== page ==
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In the recent decade, fluorine and fluorine-containing groups have attained a status of privileged structural tools in the design of new pharmaceuticals, agrochemicals and functional materials1. In particular, on the current pharmaceutical market about 40% of commercially available drugs contain fluorine2. With the establishment of fluorine scan as an extremely successful paradigm in the search for compounds with enhanced bioactivity and stability3, it is estimated that about 80% of new drug candidates are fluorine-containing substances. Taking into account that amino group is one of the major pharmacophores, synthesis and medicinal chemistry of amines, amino alcohols, and amino acids containing fluorine has been intensively studied4. Of particular interest are amines and amino acids derivatives containing trifluoromethyl group in alpha position to the amino function5. However, despite the tremendous amount of research data published so far4,5, there is still a need for more general, versatile, experimentally convenient methodology allowing for practical preparation of such compounds in enantiomerically pure form.

Considering the structure of the presented here compound 1, one may agree that such structural features as trifluoromethyl group, activated imine functionality and remarkably stereocontrolling6 tert-Bu-sulfinamide chiral auxiliary, render imine 1 as potential “blockbuster” chiral synthon for preparation of virtually any imaginable target alpha-trifluoromethyl containing amine or amino acid. The most obvious directions of straightforward elaboration of compound 1 may include various nucleophilic additions7 and cycloaddition reactions8. However, quite surprisingly, the chemistry of N-substituted (3,3,3)-trifluoroacetaldimines in general, and chiral derivative 1, in particular, remains significantly underdeveloped; that is in the striking contrast with the wealth of research data reported for the non-fluorinated analog6. One of the reasons for the dazzling synthetic potential of trifluoromethyl-imine 1 being still unexplored is probably its prohibitively difficult preparation as well as isolation in chemically and enantiomerically pure form. Thus most of the research reported so far7b,c,8 has been conducted using only in situ prepared imine 1; which is obviously raising the issues of experimental attractiveness and practicality.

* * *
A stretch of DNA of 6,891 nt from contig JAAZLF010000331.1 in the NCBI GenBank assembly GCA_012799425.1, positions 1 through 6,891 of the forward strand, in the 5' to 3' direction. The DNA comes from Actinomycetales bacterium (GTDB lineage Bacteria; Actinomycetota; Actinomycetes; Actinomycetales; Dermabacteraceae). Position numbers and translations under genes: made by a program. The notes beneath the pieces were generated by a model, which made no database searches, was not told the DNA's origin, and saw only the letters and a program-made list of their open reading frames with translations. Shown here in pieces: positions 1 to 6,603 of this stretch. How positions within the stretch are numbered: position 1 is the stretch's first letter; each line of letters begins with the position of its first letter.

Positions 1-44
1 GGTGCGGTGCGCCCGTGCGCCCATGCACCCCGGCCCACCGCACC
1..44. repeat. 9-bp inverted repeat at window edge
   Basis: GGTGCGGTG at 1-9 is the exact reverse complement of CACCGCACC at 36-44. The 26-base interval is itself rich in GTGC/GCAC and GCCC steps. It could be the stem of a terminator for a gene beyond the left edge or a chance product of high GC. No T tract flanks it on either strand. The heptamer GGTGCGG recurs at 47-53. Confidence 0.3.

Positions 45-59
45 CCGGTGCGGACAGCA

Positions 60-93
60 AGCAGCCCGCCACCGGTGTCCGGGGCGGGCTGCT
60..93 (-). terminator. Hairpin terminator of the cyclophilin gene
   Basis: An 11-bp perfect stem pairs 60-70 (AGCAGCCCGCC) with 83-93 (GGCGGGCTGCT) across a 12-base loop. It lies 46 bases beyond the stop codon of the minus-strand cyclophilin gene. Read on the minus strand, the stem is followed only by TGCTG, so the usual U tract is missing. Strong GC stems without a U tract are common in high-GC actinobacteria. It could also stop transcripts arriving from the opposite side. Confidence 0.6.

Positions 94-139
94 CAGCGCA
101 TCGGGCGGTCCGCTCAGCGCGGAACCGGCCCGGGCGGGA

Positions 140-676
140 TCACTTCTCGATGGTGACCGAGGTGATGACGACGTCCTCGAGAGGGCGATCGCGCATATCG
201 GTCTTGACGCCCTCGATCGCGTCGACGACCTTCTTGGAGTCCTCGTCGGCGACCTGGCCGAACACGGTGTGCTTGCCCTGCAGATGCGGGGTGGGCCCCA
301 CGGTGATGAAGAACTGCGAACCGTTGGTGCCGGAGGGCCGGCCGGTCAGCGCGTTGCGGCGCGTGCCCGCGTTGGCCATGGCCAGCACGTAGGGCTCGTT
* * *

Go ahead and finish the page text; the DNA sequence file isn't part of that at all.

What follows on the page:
1. (a) Ma, J.-A.; Cahard, D. Chem. Rev. 2004, 104, 6119–6146; (b) Mikami, K.; Itoh, Y.; Yamanaka, M. Chem. Rev. 2004, 104, 1–16.

2. Mikami, K.; Murase, T.; Zhai, L.; Kawauchi, S.; Itoh, Y.; Ito, S. Tetrahedrom Lett. 2010, 51, 1371-1373.

3. Muller, K.; Faeh, C.; Diederich, F. Science 2007, 317, 1881–1886; and references cited therein.

4. (a) Sorochinsky, A. E.; Soloshonok, V. A. J. Fluorine Chem. 2010, 131, 127-139. (b) Mloston, G.;     Obijalska, E.; Heimgartner, H. J. Fluorine Chem. 2010, 131, 829-843. (c) Kukhar, V. P.; Sorochinsky, A. E.; Soloshonok, V. A. Future Medicinal Chem. 2009, 1, 793-819.

5. (a) Liu, J.; Hu, J. Future Medicinal Chem. 2009, 1, 875-888. (b) O’Hagan, D. J. Fluorine Chem.2010, 131, 1071-1081.

6. MaryAnn T. Robak, M. A.; Herbage, M. A.; Ellman, J. A. Chem. Rev. 2010, 110, 3600–3740; 409. References in this excellent review article!

7. (a) Mimura, H.; Kawada, K.; Yamashita, T.; Sakamoto, T.; Kikugawa, Y. J. Fluorine Chem. 2010,   131, 477-486. (b) Truong, V. L.; Pfeiffer, J. Y. Tetrahedron Lett. 2009, 50, 1633-1635. (c) Truong, V. L.; Menard, M. S.; Dion, I. Org. Lett. 2007, 9, 683-685; Erratum: Org. Lett. 2007, 9, 1423.

8. (a) Dobler, M. R.; Lenoir, F.; Parker, D. T.; Peng, Y.; Piizzi, G.; Wattanasin, S. PCT Int. Appl. (2010), WO 2010031750 A1 20100325. (b) Nishimura, H.; Kawai, H.; Nitta, A.; Oyama, T.; Kumagaya, H. Jpn. Kokai Tokkyo Koho (2010), JP 2010070514 A 20100402. For general references on cycloaddition reactions of imino compounds, see: Heintzelman, G. R.; Meigh, I. R.; Mahajan, Y. R.; Weinreb, S. M. Organic Reactions, Hoboken, NJ, United States, 2005, 65.